I was recently asked by someone what I did all day now that I was no longer working. No longer working?? This person did know that I sell vintage stuff online, but I guess that wasn’t seen as real work. Not a regular 9 to 5 job anyway. (Couldn’t resist the “9 to 5” movie pic!!)
I was taken aback a bit and replied that my vintage biz kept me pretty busy. But that got me thinking about the misconceptions people have about selling secondhand goods online.
Here are a few for your edification and amusement…
“It’s a Hobby, Not a Real Job”
A few years back an acquaintance asked me how my hobby was going and my face must have looked suitably blank because she continued, “You know. Your Etsy store?” Ten years ago when I was still working at an office, I might have thought of my then small store (with 30 or so listings) as a hobby (really more of a side hustle), but after I resigned, it definitely became my job.
I don’t just do it “for fun,” though I do enjoy many aspects of it. I’m in it to make money. And make no mistake, it’s a lot of work. So please don’t patronize me with “it’s a hobby.”
Typical Work Week for my Part-Time Biz
- Sourcing: 3 to 6 hours (time driving to and from venues and time searching)
- Listing: 6 to 10 hours (researching items, cleaning them, photographing them, writing the descriptions and entering the data in Etsy, eBay or Chairish)
- Shipping: 3 to 5 hours (getting items from storage, packaging them securely and taking them to the post office)
- Misc: 1+ hour (ordering new supplies, answering inquiries, dealing with inventory management, learning)
- Accounting: 1 hour (keeping track of all expenses)
- Writing blog posts: 6+ hours (generally two posts a week) Of course I don’t have to do this, but I enjoy it!
“Anyone Can Do It”
This is absolutely true and it’s not. Anyone with a smart phone or computer can create an eBay account (or similar) and list or post items. But not everyone is suited to running a reselling biz. You have to be self motivated, driven to learn, good with details and willing to put in the hard yards.
I’ve seen online listings with terrible photos–blurry, dark, uncropped (revealing unsightly things in the background). I’ve read reviews indicating that the seller was slow to ship items. Some sellers don’t take the time to give measurements, describe any damage or answer questions. I’ve seen things classified as “rare” that were as common as dirt and prices that bore no relation to reality.
In other words, any one can sell online, but not every one should!
“The Money Rolls In”
Some “experts” paint a rosy picture of reselling making it sound like the money just rolls in from day one…and keeps rolling in.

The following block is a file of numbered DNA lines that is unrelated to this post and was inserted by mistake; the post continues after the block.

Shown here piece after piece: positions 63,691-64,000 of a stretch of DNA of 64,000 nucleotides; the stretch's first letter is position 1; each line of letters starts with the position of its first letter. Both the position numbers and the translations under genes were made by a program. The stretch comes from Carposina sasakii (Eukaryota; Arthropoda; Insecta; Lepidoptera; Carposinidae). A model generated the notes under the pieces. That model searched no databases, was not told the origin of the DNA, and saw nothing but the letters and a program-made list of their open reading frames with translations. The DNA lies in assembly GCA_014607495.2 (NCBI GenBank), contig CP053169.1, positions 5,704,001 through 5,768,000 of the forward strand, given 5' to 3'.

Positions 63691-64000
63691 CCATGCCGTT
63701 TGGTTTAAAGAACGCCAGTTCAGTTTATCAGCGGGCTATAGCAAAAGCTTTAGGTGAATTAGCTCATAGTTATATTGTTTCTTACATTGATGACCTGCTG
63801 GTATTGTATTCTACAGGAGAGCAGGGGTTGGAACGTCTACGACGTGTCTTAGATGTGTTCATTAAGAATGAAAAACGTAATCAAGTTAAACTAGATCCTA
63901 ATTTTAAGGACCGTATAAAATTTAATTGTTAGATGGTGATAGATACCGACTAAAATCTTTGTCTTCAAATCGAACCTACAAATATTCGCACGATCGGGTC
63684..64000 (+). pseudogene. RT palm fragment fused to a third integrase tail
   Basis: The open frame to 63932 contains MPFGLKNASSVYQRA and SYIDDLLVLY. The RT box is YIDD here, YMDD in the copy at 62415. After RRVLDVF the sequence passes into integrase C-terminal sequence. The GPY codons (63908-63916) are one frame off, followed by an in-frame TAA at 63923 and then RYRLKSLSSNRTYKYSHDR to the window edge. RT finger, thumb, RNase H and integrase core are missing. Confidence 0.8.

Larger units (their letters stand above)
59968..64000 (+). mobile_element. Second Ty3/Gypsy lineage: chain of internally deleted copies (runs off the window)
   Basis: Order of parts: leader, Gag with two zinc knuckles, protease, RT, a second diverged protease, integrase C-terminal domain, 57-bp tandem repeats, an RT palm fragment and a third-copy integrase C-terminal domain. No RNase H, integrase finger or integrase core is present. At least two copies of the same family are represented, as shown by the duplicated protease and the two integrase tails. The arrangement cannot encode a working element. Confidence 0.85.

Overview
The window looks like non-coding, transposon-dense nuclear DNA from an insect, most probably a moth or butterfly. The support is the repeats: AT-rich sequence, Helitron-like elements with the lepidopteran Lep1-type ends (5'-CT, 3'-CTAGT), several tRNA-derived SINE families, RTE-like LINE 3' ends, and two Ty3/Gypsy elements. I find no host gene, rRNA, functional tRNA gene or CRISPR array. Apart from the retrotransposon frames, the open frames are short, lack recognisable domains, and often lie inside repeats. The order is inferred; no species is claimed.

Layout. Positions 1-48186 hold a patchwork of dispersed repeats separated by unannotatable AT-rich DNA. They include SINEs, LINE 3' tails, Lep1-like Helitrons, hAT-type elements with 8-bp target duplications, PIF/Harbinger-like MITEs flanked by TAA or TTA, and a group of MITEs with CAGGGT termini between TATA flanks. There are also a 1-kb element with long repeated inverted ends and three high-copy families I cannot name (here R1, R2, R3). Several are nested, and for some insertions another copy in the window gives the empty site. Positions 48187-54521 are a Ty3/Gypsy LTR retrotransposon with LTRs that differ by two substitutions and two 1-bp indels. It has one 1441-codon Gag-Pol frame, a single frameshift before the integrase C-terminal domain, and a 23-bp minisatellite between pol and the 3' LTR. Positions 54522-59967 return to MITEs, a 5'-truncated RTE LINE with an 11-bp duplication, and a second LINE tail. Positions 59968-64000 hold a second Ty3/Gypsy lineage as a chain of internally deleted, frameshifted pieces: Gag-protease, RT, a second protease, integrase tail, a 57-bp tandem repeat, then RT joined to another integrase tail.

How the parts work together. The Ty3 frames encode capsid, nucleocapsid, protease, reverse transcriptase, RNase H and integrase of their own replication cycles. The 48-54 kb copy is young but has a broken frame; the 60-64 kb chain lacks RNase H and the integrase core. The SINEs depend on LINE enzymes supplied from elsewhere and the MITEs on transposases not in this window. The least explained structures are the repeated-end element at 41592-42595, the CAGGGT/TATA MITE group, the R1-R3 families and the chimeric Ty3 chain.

We are surrounded by merchandise in the form of used clothes, old books, secondhand shoes, and antique furnishings. Making these items available for resale is a business model that’s lucrative and easy to do to earn extra cash. Reselling has nearly doubled in recent years. Two thirds of consumers, especially women, show a firm interest in secondhand goods. The reselling market is a way to make thousands of dollars a month.TurboFinance
The truth is that for most of us, the money trickles in, especially at first as we are building our biz. (Lucrative is not a word that springs to mind.) There’s a lot of competition, periodic over-saturation of items, annual cycles to buying and selling (summer is notoriously slow) and economic factors like inflation and high gas prices that play into buying behaviors. I know full-time Etsy sellers who have had to take on other jobs recently because their online income has dipped too low to support them.
Don’t start a vintage selling biz with the expectation that it will be easy, quick or lucrative. Start small to see if you are suited to it. If you decide it’s for you, don’t let others discourage you! Go for it. I’m glad I did.
Wishing you happy hunting and selling,
“…thousands of dollars a month.” sounds a bit exaggerated for calling it “easy to do” for “extra cash.” I know things I buy are worth more than I paid, but I don’t want to go to the trouble of reselling them. Mostly the hassle of packaging things up so they don’t break. When I come home and tell my son how much something is worth, he always asks, “Are you going to sell it?” I never have! But, I did get one of those silver plate snails with the glass insert for butter yesterday for $3, and I might just sell that! If not, I like it on the shelf. Even going by the lower numbers, you spend as much time as a part-time job of at least 20 hours.
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Hi Lisa. It is a lot of work and it drives me nuts when people imply that it’s barely any effort at all!